From my Lutheran perspective, we fight so hard against the teaching of works meriting salvation that we shy away from teaching that we should please God after our baptism. We are afraid our people can’t understand the difference, that they will deliberately misunderstand. It sounds like a good justification at first, but it is a poor excuse.
We know what pleases God, all you have to do is read the last 6 chapters of Isaiah and see it over and over. Or hear the parable of the prodigal son or the Good Samaritan. We know about God finding the treasure in the field, and giving His Son to purchase it, and the joy in heaven over one sinner transformed. There we find His will, that none should perish, that all should come home.
Yet we don’t do this work alone, it is His will, His desire, and we receive the strength from His glorious power.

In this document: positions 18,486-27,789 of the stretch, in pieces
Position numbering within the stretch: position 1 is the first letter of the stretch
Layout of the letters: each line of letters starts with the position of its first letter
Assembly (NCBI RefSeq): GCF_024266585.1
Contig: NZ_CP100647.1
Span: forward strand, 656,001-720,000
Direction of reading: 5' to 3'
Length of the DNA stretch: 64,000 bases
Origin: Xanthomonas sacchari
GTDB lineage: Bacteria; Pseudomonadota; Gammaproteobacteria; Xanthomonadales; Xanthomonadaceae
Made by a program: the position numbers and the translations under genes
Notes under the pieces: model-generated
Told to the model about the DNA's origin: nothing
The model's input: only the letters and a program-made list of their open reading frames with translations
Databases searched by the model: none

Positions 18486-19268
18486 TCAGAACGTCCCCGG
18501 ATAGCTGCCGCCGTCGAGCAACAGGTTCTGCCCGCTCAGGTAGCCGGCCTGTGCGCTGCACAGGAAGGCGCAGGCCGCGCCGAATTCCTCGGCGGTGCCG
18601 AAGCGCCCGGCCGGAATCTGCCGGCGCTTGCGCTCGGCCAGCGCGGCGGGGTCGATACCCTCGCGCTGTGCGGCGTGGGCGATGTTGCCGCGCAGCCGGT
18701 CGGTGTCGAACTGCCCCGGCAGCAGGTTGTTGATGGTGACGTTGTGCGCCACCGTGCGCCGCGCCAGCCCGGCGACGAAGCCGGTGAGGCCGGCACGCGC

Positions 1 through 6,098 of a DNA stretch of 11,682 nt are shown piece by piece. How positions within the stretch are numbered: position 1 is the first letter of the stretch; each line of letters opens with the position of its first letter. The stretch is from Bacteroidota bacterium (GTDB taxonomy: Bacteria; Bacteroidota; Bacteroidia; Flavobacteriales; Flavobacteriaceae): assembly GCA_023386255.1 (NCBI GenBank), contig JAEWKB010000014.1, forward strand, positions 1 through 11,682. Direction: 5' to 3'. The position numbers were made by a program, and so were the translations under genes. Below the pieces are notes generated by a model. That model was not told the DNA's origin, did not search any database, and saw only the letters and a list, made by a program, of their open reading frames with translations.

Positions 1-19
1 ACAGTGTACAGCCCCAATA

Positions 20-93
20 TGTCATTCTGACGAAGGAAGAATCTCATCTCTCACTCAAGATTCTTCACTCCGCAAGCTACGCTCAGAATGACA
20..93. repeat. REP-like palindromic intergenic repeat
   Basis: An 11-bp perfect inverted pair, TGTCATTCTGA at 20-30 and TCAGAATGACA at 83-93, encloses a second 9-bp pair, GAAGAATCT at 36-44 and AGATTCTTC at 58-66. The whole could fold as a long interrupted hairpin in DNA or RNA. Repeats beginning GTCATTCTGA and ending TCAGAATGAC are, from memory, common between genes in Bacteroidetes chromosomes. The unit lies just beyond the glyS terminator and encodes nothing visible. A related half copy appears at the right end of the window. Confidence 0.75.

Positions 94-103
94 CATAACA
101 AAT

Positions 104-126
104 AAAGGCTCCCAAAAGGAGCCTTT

That is why He gets all the glory, as we live as He wants, as He revealed. We live reconciled to Him, and we grow in desire to do what pleases Him, lifting high His cross, seeing people drawn to His mercy, into His grace! And as we do, we come to know Him better, to rely on Him more.
Lord, help us, those you have tasked with shepherding your people, to reveal your love and mercy to them. Help us to pray for them, that they too would understand your will, and as they grow to respond to Your love, to do that which brings You great pleasure. AMEN!
Escriva, Josemaria. The Way (Kindle Locations 1802-1804). Scepter Publishers. Kindle Edition.
Devotional Thought of the Day:
17 He then taught the people: “It is written in the Scriptures that God said, ‘My Temple will be called a house of prayer for the people of all nations.’ But you have turned it into a hideout for thieves!” Mark 11:16-17 TEV
I will bring them to my holy mountain of Jerusalem and will fill them with joy in my house of prayer. I will accept their burnt offerings and sacrifices, because my Temple will be called a house of prayer for all nations. 8 For the Sovereign LORD, who brings back the outcasts of Israel, says: I will bring others, too, besides my people Israel.”
Isaiah 56:7-8 (NLT)